Studies have revealed that Vitamin D deficiency is highly prevalent among blacks especially those with poor social economic status. In the USA vitamin D deficiency is high among blacks followed by Hispanics, the two ethnic groups that habitually live under poor social economic status.,
Globally vitamin D deficiency is most prevalent in south-east Asia countries, despite their proximity to the equator.
There is a direct correlation between prevalence of Vitamin D deficiency and the burden of TB, countries like Cambodia, China and India have high rates of vitamin D deficiency and happen to be among countries with the highest burden of TB in the world., This adds to the correlation of Vitamin D deficiency and TB.
Given its important role in restoring immune response against TB (both historically and present day associations), Vitamin D supplementation has been established to be beneficial. Studies have shown that supplementation of Vitamin D improves clinical and radiological recovery. A metanalysis analysis review of 8 studies done, two of the studies showed improved microbiological clearance with vitamin D supplementation. The studies above had marked differences in multiple characteristics including the baseline serum vitamin D levels., ,
Emerging evidence is in favour of vitamin D supplementation which shows that MTB is eliminated more efficiently with vitamin D supplementation. A study by Lopez et al in diabetes
types 2 with low Vitamin D receptor expression level and infected with TB, when supplemented with vitamin D it was noted that there was an increased clearance of MTB in the arm with vitamin D supplementation.
Management of Tuberculosis over the years has become more complex in establishing the diagnosis and treatment. This can be attributed to HIV which leads to paucibacillary rendering microbiological diagnosis less likely. Poor adherence to the chemotherapy as a consequence of inadequate community funding has contributed to the development of drug resistance. This further complicates the treatment of the resultant complex diseases forms such as Multidrug-resistant and Extensively drug resistant TB (require longer treatment duration and the multiple drugs with increased toxicity). Cost implications of these complex treatment regimens add to the economic burden of the already impoverished developing countries.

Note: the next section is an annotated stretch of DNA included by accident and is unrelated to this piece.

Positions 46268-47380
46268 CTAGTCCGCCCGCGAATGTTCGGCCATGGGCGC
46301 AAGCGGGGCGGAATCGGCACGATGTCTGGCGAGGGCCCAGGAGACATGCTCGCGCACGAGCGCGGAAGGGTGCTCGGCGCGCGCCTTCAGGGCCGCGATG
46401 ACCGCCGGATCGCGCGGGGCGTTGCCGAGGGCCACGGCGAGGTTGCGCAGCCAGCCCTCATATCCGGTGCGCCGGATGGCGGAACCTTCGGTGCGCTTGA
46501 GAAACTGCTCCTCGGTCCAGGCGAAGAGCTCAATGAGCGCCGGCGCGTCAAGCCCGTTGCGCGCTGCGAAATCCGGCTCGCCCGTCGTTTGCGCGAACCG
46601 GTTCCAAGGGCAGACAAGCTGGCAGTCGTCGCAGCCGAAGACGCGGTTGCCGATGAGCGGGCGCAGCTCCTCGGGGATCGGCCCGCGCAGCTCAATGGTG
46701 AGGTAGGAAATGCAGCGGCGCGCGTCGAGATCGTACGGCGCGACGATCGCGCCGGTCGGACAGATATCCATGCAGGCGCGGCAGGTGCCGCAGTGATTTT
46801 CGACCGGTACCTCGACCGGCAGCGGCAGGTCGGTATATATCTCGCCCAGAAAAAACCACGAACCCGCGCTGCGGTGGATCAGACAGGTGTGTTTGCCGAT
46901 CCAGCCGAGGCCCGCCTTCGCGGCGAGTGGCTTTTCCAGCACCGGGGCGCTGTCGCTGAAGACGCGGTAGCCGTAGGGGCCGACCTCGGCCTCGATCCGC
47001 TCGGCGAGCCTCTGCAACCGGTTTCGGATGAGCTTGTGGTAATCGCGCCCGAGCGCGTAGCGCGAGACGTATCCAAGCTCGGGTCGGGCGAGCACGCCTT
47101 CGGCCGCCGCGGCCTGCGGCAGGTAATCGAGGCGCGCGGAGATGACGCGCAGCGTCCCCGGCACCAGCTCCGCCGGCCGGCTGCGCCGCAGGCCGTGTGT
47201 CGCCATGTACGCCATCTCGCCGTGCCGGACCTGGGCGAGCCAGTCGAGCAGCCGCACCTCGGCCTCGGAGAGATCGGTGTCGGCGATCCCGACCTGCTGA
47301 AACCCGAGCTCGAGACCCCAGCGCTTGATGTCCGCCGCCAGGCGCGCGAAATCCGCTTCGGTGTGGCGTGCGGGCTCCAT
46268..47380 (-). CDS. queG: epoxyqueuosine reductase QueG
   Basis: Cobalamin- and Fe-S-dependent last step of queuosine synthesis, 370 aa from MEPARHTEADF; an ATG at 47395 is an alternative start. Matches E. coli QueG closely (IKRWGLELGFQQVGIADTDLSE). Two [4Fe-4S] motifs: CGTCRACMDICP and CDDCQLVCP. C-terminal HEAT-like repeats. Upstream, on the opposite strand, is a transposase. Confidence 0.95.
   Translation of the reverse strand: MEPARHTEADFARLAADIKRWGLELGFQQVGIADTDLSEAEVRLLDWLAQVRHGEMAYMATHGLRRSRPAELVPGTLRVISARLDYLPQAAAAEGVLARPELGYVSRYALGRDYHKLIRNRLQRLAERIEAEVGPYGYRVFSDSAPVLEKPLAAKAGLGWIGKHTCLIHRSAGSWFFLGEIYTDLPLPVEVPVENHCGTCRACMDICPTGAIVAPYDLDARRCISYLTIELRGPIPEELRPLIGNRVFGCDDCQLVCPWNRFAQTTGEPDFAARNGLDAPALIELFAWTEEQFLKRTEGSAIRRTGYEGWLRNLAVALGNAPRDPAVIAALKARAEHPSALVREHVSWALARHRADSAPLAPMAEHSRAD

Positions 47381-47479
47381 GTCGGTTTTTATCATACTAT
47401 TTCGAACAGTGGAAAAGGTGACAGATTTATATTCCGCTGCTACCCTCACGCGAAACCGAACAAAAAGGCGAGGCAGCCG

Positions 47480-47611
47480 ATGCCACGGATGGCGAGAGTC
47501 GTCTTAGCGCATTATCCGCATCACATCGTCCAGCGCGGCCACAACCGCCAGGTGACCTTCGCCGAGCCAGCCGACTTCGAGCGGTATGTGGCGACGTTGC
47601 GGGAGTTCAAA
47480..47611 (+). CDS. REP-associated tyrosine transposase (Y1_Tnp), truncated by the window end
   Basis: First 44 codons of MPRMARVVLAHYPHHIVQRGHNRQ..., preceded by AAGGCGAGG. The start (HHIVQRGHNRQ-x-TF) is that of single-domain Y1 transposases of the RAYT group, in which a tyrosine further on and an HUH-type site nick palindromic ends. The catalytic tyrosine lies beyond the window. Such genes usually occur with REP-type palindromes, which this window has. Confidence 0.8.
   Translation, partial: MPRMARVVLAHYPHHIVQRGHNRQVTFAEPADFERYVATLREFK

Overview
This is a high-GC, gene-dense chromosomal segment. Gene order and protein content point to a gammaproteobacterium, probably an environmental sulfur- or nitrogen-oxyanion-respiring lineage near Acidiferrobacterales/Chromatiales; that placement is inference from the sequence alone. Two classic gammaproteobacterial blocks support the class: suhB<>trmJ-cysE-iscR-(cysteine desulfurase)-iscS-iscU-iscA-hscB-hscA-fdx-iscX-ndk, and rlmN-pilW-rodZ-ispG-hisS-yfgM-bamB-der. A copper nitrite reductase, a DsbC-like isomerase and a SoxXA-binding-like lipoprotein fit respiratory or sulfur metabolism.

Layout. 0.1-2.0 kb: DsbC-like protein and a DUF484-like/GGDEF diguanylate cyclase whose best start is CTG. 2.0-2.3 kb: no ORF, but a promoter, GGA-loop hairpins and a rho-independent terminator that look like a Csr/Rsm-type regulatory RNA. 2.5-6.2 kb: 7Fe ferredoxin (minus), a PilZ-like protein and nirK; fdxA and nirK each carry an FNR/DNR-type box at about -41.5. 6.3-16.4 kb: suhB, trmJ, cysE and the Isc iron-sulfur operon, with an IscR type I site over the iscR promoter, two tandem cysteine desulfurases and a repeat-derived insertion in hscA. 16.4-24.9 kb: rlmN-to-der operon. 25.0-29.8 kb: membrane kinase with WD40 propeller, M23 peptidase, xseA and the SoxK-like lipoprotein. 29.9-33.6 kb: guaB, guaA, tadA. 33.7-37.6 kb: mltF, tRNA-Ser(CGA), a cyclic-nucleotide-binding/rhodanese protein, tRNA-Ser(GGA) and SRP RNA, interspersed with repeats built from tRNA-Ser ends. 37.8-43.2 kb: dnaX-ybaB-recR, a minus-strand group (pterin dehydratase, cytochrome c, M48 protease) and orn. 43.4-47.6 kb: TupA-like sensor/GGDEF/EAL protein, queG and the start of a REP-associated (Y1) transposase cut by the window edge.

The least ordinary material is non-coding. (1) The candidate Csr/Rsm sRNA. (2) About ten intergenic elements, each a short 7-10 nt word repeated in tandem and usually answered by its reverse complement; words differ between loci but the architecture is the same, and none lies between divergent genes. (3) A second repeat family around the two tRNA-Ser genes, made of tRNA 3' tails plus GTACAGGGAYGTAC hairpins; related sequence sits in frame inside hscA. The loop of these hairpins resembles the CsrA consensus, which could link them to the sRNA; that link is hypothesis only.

It is evident a long lasting solution is needed to TB. The correlation of the high prevalence rates of vitamin D deficiency with the soaring burden of TB as well as the beneficial effects of Vitamin D on TB clearance, vitamin D supplementation/ fortification should be sought in high TB regions as an adjuvant therapy and perhapsprophylactic treatment against TB. For speedy implementation, prudent studies are urgently needed to evaluate the use of vitamin D as prophylaxis and adjuvant treatment for TB in the subsaharan Africa.
This work was supported through the Sub-Saharan African Network for TB/HIV Research Excellence (SANTHE), a DELTAS Africa Initiative [grant # DEL-15-006]. The DELTAS Africa Initiative is an independent funding scheme of the African Academy of Sciences (AAS)’s Alliance for Accelerating Excellence in Science in Africa (AESA) and supported by the New Partnership for Africa’s Development Planning and Coordinating
Agency (NEPAD Agency) with funding from the Wellcome Trust [grant # 107752/Z/15/Z] and the UK government. The views expressed in this publication are those of the author(s) and not necessarily those of AAS, NEPAD Agency, Wellcome Trust or the UK government. We would also like to extend our gratitude to Right to care- Zambia and Apex Medical University for their support.